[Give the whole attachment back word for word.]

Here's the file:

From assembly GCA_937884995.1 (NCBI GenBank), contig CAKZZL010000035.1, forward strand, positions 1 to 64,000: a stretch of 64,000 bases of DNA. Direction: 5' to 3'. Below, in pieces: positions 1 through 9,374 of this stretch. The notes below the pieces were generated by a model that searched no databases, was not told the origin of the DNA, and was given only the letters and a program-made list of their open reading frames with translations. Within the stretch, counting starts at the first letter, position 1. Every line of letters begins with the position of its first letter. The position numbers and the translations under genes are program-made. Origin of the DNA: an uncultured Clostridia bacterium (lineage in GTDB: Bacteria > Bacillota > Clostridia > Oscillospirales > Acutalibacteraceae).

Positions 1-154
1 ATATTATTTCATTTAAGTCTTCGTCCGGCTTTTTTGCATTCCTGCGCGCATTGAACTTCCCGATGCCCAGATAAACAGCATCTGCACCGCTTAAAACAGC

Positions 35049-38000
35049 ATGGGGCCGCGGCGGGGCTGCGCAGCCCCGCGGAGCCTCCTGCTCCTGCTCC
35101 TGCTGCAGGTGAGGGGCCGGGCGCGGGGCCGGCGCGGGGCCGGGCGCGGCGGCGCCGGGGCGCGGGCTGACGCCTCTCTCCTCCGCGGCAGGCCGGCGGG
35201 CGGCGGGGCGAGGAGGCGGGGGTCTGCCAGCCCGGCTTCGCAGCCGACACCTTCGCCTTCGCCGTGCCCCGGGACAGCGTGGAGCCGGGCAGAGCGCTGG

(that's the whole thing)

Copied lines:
From assembly GCA_937884995.1 (NCBI GenBank), contig CAKZZL010000035.1, forward strand, positions 1 to 64,000: a stretch of 64,000 bases of DNA. Direction: 5' to 3'. Below, in pieces: positions 1 through 9,374 of this stretch. The notes below the pieces were generated by a model that searched no databases, was not told the origin of the DNA, and was given only the letters and a program-made list of their open reading frames with translations. Within the stretch, counting starts at the first letter, position 1. Every line of letters begins with the position of its first letter. The position numbers and the translations under genes are program-made. Origin of the DNA: an uncultured Clostridia bacterium (lineage in GTDB: Bacteria > Bacillota > Clostridia > Oscillospirales > Acutalibacteraceae).

Positions 1-154
1 ATATTATTTCATTTAAGTCTTCGTCCGGCTTTTTTGCATTCCTGCGCGCATTGAACTTCCCGATGCCCAGATAAACAGCATCTGCACCGCTTAAAACAGC

Positions 35049-38000
35049 ATGGGGCCGCGGCGGGGCTGCGCAGCCCCGCGGAGCCTCCTGCTCCTGCTCC
35101 TGCTGCAGGTGAGGGGCCGGGCGCGGGGCCGGCGCGGGGCCGGGCGCGGCGGCGCCGGGGCGCGGGCTGACGCCTCTCTCCTCCGCGGCAGGCCGGCGGG
35201 CGGCGGGGCGAGGAGGCGGGGGTCTGCCAGCCCGGCTTCGCAGCCGACACCTTCGCCTTCGCCGTGCCCCGGGACAGCGTGGAGCCGGGCAGAGCGCTGG